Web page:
Techniques were extremely primitive (cardboard egg holders nailed to walls for acoustic panels, etc.), and the pressings were very small (approximately 100-200 copies), but the excitement was real. If the single became a hit (!) the group would cut an additional 500-1000 copies (a rare occurrence). With such small pressings, imagine how difficult it is now, more than thirty years later, to find copies of any of these singles in good shape. Within the next couple of years, a very active and respectable scene managed to develop and flourish. It was an underground phenomenon (there were no magazines devoted to the music scene), fueled by imported music, and the relentless enthusiasm of Rock and Roll aficionados. 

Thanks to U.S. Armed Forces Radio (there were more than 5,000 American troops stationed in Greece), beat/garage fans were informed on a daily basis of the U.S. top ten. At night, on Greek radio, programs presented label showcases (Parlophone, EMI, etc.)— game shows that involved top ten songs, but also promoted independent Greek Rock and Roll groups. Occasionally, drawn by the prospect of Greek sunshine, European musicians visited and taught their Rock and Roll secrets to the hungry young musicians. 

The influence of British and American rock (via songs like "Shake, Rattle and Roll" and the Swingin' Blue Jeans' "Shakin' All Over") produced the "Shake," a dance like the Twist, which became hugely popular in Greece and Italy. Unlike the north areas of Europe, which embraced R & B, the Greeks and Italians along the Mediterranean preferred the stirring sounds of Rock and Roll. "Shaking" became a part of the local talk, and parents feared that their darling children might go and "shake at the disco" or "shake at the club," instead of studying to become doctors, lawyers, or architects. For roughly three years (1964-'67), it was "shaking" that dominated the club scene, and "shake" that dominated the music.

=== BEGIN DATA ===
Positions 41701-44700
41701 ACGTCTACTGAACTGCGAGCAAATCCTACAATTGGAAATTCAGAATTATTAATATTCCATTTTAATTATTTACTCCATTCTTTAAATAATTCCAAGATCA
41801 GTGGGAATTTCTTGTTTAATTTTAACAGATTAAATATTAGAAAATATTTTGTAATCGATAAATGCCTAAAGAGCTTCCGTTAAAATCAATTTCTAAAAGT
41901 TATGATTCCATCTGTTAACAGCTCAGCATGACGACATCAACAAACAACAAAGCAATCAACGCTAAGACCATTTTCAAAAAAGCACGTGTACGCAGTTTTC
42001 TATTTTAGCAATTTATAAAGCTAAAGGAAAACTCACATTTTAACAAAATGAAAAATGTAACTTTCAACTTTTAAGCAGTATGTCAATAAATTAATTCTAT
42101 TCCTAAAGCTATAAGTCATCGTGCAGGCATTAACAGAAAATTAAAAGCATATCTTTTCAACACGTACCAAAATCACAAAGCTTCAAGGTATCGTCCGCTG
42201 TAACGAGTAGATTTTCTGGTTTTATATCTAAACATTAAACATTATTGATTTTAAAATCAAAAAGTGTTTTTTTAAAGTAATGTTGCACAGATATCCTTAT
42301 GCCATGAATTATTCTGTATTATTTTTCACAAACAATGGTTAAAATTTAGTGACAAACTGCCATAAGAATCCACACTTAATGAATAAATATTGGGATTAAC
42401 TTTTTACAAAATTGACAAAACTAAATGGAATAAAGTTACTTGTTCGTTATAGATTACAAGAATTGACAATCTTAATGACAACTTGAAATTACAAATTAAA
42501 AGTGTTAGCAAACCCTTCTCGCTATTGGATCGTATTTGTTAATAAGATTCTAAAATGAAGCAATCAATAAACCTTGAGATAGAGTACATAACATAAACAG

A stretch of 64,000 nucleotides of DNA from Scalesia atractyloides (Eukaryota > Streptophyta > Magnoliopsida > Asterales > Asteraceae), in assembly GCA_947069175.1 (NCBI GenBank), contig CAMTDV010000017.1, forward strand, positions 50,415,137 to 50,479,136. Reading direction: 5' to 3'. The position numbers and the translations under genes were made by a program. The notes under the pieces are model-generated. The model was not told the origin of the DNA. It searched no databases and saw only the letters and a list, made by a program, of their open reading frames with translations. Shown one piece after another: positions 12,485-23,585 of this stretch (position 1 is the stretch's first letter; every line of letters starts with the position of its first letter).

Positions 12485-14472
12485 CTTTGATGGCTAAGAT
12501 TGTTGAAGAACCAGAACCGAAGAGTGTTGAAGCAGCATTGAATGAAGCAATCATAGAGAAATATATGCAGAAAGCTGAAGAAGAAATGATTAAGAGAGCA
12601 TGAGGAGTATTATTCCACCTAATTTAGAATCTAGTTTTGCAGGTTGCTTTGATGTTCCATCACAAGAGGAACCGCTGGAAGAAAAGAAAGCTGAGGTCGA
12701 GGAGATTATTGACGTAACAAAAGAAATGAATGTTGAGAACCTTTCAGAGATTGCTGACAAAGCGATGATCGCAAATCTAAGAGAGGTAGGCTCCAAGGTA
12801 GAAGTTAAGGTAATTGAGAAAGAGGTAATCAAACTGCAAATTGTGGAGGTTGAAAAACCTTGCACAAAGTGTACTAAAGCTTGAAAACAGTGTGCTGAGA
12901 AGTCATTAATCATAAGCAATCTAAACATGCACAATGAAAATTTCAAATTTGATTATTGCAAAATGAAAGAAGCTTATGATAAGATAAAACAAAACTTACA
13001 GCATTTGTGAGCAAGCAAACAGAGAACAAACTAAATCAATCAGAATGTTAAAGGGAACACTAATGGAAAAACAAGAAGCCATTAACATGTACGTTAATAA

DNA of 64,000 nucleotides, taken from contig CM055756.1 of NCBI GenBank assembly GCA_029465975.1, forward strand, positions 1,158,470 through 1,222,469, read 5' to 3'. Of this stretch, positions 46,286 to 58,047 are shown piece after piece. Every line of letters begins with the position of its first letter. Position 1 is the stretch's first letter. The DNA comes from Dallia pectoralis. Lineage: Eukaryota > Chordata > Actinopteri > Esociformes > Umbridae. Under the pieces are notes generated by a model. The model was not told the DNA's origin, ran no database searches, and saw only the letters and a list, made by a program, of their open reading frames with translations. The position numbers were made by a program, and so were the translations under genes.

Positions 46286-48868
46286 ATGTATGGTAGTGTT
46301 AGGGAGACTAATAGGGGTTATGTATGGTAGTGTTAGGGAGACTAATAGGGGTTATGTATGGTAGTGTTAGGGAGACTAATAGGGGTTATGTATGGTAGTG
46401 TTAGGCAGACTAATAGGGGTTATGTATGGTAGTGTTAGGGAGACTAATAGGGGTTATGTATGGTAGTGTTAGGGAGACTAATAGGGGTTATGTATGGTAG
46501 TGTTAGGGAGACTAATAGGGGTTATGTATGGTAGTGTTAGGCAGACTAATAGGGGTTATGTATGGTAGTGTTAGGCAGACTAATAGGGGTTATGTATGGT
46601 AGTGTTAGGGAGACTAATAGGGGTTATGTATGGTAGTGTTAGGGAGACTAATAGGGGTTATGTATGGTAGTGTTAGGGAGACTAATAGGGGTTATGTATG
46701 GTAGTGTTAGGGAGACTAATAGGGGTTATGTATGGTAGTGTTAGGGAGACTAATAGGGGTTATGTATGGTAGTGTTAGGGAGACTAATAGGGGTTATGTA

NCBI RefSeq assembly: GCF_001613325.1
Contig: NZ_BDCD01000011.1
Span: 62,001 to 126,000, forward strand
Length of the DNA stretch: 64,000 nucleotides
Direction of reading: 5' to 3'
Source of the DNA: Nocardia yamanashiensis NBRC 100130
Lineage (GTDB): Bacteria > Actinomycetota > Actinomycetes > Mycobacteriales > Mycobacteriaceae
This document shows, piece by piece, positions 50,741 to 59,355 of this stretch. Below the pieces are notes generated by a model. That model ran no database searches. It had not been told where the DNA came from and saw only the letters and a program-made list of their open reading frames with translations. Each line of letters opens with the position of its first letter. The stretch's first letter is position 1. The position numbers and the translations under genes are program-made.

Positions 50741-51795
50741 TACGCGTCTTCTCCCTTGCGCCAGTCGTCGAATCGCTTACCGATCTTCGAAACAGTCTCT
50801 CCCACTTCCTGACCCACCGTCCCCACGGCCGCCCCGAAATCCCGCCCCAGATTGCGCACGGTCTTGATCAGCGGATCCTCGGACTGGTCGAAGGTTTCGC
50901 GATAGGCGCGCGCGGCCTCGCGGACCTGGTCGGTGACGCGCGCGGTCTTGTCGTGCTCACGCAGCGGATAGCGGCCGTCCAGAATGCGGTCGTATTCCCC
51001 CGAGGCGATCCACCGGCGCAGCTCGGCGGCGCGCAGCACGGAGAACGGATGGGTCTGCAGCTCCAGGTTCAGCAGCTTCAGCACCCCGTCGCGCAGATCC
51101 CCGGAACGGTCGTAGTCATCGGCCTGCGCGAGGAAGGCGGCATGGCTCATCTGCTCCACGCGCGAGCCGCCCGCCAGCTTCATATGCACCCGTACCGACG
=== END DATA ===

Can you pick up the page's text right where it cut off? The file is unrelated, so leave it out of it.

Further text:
This all but ended on April 21, 1967 when a junta took over the Greek government. Along with other political restrictions during the junta rule (1967-1974), they chased away all the long-haired Rock and Roll lovers, and concerts were prohibited (especially those with English lyrics). The Rolling Stones were allowed to come in 1967, but the concert was a disaster as fans nearly rioted in protest against the restrictions of the junta. The whole music scene collapsed. Certainly the development of Greek pop/rock music would have been very different if the political situation had not been repressive. But even under the pressure of those severe circumstances, many musical diamonds were created.

1. The Knacks - Devil Doll - 2:36
2. Zoo - Go - 2:28
3. The Idols - Wanted by the Law - 2:44
4. The Crowns - You're My Only Love - 3:08
5. The Idols - He's the One - 2:37
6. New Hopes - I Found a Love - 2:36
7. The Blue Birds - Just Remember - 2:44
8. The Vikings - I'm Trying - 2:43
9. Olympians - Hopeless Endless Way - 3:00
10.Zoo - Six Miles From the Cage - 2:36
11.The Juniors - Miss Blue Jeans - 2:30
12.Phoenix - Senzamore - 3:09
13.Uptight - I Love You - 3:10
14.Nelli Manou - Crazy Girl - 2:44
15.The Blue Birds - Sweet Polly - 3:05
16.The Charms - It's My Life - 3:05